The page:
I'd like to know what you expect Yudkowsky should have done given the situation. Do you expect him not to give his own opinion, given the other person's challenge? Or was it instead something in particular about the way Yudkowsky did it? Isn't arguing inevitable and all we can do is try to build better dialogue quality? (That has been my conclusion for the last few years). Either way, I don't see the hubris you seem to. My usual complaints of discussions is that they are not well educated enough and people tend to say things that are too vague to be useful, or outright unsupported. However I rarely see a discussion and think "Well the root problem here is that they are too arrogant", so I'd like to know what your reasoning is.

It may be relevant that in real life I am known by some as being "aggressive" and "argumentative". Though you probably could have inferred that based on my position but I'd like to keep everything about my position as transparent as possible.

Thank you for your time.

Comment author: juliawise 13 February 2012 02:50:16AM *  14 points [-]

If I were the host I would not like it if one of my guests tried to end a conversation with "We'll have to agree to disagree" and the other guest continued with "No, we can't, actually. There's a theorem of rationality called Aumann's Agreement Theorem which shows that no two rationalists can agree to disagree." In my book this is obnoxious behavior.

Having fun at someone else's expense is one thing, but holding it up in an early core sequences post as a good thing to do is another. Given that we direct new Less Wrong readers to the core sequence posts, I think they indicate what the spirit of the community is about. And I don't like seeing the community branded as being about how to show off or how to embarrass people who aren't as rational as you.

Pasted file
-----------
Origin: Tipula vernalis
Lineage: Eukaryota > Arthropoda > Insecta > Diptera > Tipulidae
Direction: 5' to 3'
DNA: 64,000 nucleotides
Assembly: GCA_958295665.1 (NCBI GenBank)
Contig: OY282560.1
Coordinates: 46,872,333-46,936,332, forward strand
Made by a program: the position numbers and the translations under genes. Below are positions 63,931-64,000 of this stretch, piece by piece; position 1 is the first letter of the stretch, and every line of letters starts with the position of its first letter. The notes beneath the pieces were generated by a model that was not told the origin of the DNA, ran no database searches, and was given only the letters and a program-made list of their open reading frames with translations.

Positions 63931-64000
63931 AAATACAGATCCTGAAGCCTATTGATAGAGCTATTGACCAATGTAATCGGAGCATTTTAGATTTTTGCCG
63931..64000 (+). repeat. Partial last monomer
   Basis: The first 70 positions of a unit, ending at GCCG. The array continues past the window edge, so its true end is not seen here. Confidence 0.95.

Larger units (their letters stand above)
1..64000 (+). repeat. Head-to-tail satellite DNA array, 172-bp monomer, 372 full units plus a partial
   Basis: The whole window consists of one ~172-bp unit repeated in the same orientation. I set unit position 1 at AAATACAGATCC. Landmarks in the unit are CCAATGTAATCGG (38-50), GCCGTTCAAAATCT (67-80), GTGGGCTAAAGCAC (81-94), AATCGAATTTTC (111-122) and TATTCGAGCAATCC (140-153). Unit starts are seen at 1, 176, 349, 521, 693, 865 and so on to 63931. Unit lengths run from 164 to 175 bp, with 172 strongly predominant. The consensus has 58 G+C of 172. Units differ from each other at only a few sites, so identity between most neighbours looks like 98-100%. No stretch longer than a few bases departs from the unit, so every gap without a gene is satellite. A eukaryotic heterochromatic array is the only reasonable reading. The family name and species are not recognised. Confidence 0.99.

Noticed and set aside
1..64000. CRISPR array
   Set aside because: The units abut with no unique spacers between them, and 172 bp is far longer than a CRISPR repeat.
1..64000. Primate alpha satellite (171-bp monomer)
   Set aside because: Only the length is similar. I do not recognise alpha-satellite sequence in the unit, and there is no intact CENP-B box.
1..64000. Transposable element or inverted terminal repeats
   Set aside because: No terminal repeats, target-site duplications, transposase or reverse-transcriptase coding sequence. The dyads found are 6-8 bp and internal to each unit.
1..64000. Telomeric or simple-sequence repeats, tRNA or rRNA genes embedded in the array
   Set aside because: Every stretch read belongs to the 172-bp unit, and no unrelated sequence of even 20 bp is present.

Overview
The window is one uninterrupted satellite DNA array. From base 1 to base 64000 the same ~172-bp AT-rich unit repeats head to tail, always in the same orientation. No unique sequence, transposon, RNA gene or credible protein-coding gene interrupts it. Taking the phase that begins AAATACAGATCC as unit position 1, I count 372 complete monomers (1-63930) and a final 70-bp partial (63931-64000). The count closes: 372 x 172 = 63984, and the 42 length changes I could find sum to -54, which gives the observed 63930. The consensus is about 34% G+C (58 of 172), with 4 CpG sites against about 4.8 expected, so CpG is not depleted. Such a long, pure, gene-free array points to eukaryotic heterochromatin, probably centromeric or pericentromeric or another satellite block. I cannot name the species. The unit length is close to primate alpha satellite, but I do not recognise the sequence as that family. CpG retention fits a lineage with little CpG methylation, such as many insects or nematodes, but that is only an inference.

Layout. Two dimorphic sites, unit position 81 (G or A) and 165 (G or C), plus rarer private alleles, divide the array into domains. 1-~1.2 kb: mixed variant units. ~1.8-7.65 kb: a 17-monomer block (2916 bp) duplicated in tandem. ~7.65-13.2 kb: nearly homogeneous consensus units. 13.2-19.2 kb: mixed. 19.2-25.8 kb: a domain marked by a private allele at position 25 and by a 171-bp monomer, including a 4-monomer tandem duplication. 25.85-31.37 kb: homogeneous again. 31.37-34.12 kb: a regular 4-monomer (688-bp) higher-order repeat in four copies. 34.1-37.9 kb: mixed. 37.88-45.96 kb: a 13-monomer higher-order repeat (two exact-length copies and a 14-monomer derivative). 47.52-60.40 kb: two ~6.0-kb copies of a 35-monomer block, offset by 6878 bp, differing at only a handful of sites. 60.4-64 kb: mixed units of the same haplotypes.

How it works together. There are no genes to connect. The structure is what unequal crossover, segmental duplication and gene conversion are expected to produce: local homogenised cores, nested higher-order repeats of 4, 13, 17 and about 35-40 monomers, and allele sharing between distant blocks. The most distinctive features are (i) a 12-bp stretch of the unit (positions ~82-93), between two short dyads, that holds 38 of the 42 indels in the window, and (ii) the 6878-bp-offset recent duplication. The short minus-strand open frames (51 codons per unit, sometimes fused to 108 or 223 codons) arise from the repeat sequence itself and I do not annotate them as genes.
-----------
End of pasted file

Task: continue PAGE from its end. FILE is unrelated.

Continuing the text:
What gave me an icky feeling about this conversation is that Eliezer didn't seem to really be aiming to bring the man round to what he saw as a more accurate viewpoint. If you've read Eliezer being persuasive, you'll know that this was not it. He seemed more interested in proving that the man's statement was wrong. It's a good thing to learn to lose graciously when they're wrong, and learn from the experience. But that's not something you can force someone to learn from the outside. I don't think the other man walked away from this experience improved, and I don't think that was Eliezer's goal.

I, like you, love a good argument with someone who also enjoys it. But to continue arguing with someone who's not enjoying it feels sadistic to me.

If I were in this conversation, I would try to frame it as a mutual exploration rather than a mission to discover which of us was wrong. At the point where the other tried to shut down the conversation, I might say, "Wait, I think we were getting to something interesting, and I want to understand what you meant when you said..." Then proceed to poke holes, but in a curious rather than professorial way.

Comment author: Jotto999 13 February 2012 05:04:09PM 1 point [-]